The Tide Is Our Clock

Posted on July 18, 2012

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Set-net on the North Naknek beach of Bristol Bay on a quiet morning as the tide ebbs

Both tides of each day move forward about a half hour every day and with them move our focus and activity. As long as we have nets in the water that need tending, the tides govern our days and the tide book is our timepiece. Nothing will make the water move slower or faster than it intends and it seems that when there are few fish the tide scarcely moves at all. And, conversely, when we have lots of fish the water leaves the bay all too quickly. The water sometimes requires that we tend our gear in pitch-black hours. Other times the tides are so big that we are concerned with our vehicles getting swallowed by them while we clear our gear of fish with our skiffs.

Wading in calm waters outside the mouth of the Naknek River with salmon on a string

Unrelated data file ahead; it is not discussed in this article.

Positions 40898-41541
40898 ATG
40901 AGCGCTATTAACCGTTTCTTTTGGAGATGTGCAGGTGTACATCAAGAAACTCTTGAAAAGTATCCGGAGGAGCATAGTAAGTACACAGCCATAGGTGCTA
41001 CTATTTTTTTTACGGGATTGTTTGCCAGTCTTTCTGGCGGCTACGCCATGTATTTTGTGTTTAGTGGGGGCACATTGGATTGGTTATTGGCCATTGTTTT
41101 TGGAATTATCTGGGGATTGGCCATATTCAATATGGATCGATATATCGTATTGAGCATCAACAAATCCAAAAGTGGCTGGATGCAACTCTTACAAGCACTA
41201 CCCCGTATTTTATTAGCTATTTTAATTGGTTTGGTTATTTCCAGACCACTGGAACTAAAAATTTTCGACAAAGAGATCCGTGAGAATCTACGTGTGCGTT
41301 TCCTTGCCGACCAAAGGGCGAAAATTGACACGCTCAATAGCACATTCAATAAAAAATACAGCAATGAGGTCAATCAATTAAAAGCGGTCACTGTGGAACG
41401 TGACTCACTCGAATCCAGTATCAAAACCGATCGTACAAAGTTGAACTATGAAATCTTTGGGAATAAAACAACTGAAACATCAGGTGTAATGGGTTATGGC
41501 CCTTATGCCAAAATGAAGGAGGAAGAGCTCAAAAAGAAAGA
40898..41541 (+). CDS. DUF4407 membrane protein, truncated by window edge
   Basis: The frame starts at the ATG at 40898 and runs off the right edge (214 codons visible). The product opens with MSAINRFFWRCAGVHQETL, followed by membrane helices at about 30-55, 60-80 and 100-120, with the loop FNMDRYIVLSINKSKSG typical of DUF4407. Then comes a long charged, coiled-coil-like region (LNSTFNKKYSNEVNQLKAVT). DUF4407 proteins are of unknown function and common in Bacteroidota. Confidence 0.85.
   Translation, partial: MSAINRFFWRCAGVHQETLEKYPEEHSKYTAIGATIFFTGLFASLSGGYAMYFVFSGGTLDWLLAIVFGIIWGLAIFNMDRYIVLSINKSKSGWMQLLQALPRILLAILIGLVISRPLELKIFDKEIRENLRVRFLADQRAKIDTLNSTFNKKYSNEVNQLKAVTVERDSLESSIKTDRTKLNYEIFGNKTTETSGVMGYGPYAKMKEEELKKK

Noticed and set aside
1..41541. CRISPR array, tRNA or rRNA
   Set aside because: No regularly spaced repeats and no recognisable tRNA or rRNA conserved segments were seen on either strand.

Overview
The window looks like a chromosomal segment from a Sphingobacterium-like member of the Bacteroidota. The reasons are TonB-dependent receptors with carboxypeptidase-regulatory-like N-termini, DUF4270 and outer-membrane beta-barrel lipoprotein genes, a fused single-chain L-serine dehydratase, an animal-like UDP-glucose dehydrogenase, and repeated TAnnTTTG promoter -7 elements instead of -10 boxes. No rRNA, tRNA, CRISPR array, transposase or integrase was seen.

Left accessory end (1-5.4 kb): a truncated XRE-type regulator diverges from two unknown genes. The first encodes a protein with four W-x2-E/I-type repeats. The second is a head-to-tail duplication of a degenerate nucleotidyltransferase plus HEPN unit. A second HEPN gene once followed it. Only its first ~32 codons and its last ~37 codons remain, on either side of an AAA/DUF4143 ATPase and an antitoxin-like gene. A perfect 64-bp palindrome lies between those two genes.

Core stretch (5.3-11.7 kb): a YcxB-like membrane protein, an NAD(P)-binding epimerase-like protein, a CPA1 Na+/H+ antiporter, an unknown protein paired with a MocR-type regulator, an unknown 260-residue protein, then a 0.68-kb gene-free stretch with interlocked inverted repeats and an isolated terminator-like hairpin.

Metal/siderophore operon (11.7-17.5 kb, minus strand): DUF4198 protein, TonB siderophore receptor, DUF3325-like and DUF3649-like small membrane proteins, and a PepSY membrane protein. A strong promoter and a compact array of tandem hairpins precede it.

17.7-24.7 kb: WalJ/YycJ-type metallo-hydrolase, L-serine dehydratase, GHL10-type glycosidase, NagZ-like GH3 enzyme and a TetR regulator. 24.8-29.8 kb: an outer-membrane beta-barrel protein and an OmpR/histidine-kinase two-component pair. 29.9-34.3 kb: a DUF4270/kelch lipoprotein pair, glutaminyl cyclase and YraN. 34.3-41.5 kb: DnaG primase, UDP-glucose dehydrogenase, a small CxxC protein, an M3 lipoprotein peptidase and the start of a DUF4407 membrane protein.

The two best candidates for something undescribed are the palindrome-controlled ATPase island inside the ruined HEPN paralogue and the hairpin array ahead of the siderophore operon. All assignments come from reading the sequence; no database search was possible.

The bulk of our season is now gone and as we gather what is left of the body of Bristol Bay salmon from the shore our timing is less critical. This type of fishing requires that we make it to the beach before the water recedes enough to lay our catch bare to the seagulls who are waiting from the shore to feast on fish unprotected by lapping waves. It is good to have mornings where the timing has been predicted well, the water is calm, and quiet wading gets you through your gear, with just enough fish to make it worthwhile. It is good to close the season in this calm and peaceful way, before returning to the clock that is known by the rest of the world.

Mel

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